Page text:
Million-dollar instruments such as the Stradivarius violins make a good investment. In fact, the value of the Stradivarius has increased by 11% each year for the past decade. Investors have been enjoying an annual return between 8% and 12% since the 1950s.
The Economist reported that the market pairs the high demand with the rarity of the instruments. In 1990, violinist Elizabeth Pitcairn bought a model that inspired the movie “The Red Violin,” for $1.7 million at Christie’s. Today, it is worth $10 million.
An estimated 600 pieces of Stradivarius violins exist in the world. Moreover, it seems that the market is not just exclusive to those crafted by Antonio Stradivari.
Lauren Carpenter, COO of Carpenter Fine Violins, says, “There are Guadagninis, Amatis, Guarneri Del Gesu. On record, there are almost 20,000 violins.”
The demand for these instruments is simply growing, particularly in China and Russia. Carpenter stated that there are about 40 million violinists in China. That is a quite a number of individuals practicing a kind of music that strives in classic, refined tastes.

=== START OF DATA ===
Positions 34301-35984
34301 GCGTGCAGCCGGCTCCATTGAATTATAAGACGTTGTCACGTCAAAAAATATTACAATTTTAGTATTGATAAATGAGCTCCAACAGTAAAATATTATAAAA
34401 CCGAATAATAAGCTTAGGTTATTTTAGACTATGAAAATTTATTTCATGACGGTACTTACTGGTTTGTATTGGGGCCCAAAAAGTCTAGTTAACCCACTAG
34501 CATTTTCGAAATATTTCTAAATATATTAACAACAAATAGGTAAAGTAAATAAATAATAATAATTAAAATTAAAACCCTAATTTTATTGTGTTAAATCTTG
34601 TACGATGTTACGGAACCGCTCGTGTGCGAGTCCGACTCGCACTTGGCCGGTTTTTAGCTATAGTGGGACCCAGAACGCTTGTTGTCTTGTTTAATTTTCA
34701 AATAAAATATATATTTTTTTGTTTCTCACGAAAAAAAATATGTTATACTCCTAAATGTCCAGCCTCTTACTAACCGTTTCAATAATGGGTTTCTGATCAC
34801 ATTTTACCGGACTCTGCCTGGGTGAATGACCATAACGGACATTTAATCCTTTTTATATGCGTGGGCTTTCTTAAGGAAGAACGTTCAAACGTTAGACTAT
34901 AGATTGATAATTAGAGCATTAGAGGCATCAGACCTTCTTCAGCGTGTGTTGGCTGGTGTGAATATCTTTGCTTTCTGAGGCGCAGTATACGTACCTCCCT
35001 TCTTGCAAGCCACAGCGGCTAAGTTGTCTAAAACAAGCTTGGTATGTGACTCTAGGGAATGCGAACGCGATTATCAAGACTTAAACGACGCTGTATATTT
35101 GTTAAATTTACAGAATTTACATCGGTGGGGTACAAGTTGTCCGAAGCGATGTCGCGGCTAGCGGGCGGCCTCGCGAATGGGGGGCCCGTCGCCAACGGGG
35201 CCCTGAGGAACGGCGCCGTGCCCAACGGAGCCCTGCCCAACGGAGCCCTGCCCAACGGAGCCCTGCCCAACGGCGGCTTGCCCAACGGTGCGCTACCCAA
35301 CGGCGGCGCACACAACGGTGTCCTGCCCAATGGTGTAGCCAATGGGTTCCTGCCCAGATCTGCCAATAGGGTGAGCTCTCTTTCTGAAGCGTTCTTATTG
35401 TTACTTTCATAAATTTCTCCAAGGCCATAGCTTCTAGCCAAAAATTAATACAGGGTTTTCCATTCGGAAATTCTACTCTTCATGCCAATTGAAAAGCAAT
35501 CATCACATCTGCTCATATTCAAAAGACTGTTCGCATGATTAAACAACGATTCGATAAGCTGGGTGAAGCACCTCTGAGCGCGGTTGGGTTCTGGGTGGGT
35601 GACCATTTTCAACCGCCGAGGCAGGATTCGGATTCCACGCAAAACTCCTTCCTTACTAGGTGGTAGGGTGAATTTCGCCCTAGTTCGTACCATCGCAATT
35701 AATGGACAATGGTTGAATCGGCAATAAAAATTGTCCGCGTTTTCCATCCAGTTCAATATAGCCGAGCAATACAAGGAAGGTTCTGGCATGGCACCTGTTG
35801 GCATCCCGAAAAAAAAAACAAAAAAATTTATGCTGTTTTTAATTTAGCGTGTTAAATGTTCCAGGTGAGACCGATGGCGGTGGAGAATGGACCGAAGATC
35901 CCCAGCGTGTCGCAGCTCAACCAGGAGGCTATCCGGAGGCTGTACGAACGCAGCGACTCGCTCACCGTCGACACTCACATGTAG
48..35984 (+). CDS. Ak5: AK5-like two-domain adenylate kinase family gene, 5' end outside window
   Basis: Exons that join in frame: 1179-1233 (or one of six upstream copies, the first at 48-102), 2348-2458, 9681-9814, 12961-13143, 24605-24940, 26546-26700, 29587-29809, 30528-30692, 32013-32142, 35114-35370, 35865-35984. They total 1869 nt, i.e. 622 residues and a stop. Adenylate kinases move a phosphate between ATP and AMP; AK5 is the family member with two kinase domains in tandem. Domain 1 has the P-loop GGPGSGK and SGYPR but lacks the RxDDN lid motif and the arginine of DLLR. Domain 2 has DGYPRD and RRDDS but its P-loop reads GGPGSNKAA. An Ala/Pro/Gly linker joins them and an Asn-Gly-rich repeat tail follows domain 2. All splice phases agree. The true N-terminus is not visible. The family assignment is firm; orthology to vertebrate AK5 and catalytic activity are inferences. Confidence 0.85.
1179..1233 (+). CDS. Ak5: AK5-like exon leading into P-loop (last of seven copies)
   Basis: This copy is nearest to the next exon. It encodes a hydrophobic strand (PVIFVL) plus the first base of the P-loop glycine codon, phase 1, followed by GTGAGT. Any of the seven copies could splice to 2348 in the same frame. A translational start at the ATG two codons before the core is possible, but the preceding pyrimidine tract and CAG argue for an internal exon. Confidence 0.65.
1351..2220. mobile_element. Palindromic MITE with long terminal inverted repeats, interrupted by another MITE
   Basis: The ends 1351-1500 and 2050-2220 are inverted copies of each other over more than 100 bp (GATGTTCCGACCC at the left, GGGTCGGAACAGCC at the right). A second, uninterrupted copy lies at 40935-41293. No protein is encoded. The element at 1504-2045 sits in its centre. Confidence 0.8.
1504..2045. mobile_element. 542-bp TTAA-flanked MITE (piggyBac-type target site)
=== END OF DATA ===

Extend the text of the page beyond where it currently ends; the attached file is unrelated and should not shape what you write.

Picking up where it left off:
CFO David Carpenter pointed out, “The moment that they’re going to want the greatest instrument in the world … the starting price for a Strad will be $10 million.” The honor of having a million-dollar violin comes with the added feel of exclusivity. Royal clans, such as the Medici and Rothschild families, use such instruments.
Carpenter adds, “To actually own a piece of this history … and loaning these instruments to a lot of soloists around the world … these are intangibles that you just can’t buy anywhere else.”
It is worth it?
However, this kind of investment requires lots of money and patience. Experts believe that one has to shell out $100,00 to $150,000 to acquire rare instruments. It can even go up to millions. Kerry Keane, head of musical instruments at Christie’s, enumerates a number of factors adding to the original cost. These are: shipping costs, insurance, verification, and appraisals.
Seth Novatt, managing director at Alliance Bernstein, cites a report by Wealth Management. Apparently, it may take years before profit can start rolling in. Investors may have to wait at least a decade, even, before a rare instrument can be sold. And then the returns can be as low as 3 to 4 percent if inflation takes place.
Nevertheless, Novatt believes the risk is worth taking.
As said by Christophe Landon, founder of Christophe Landon Rare Violins, “You can’t be in a rush.”
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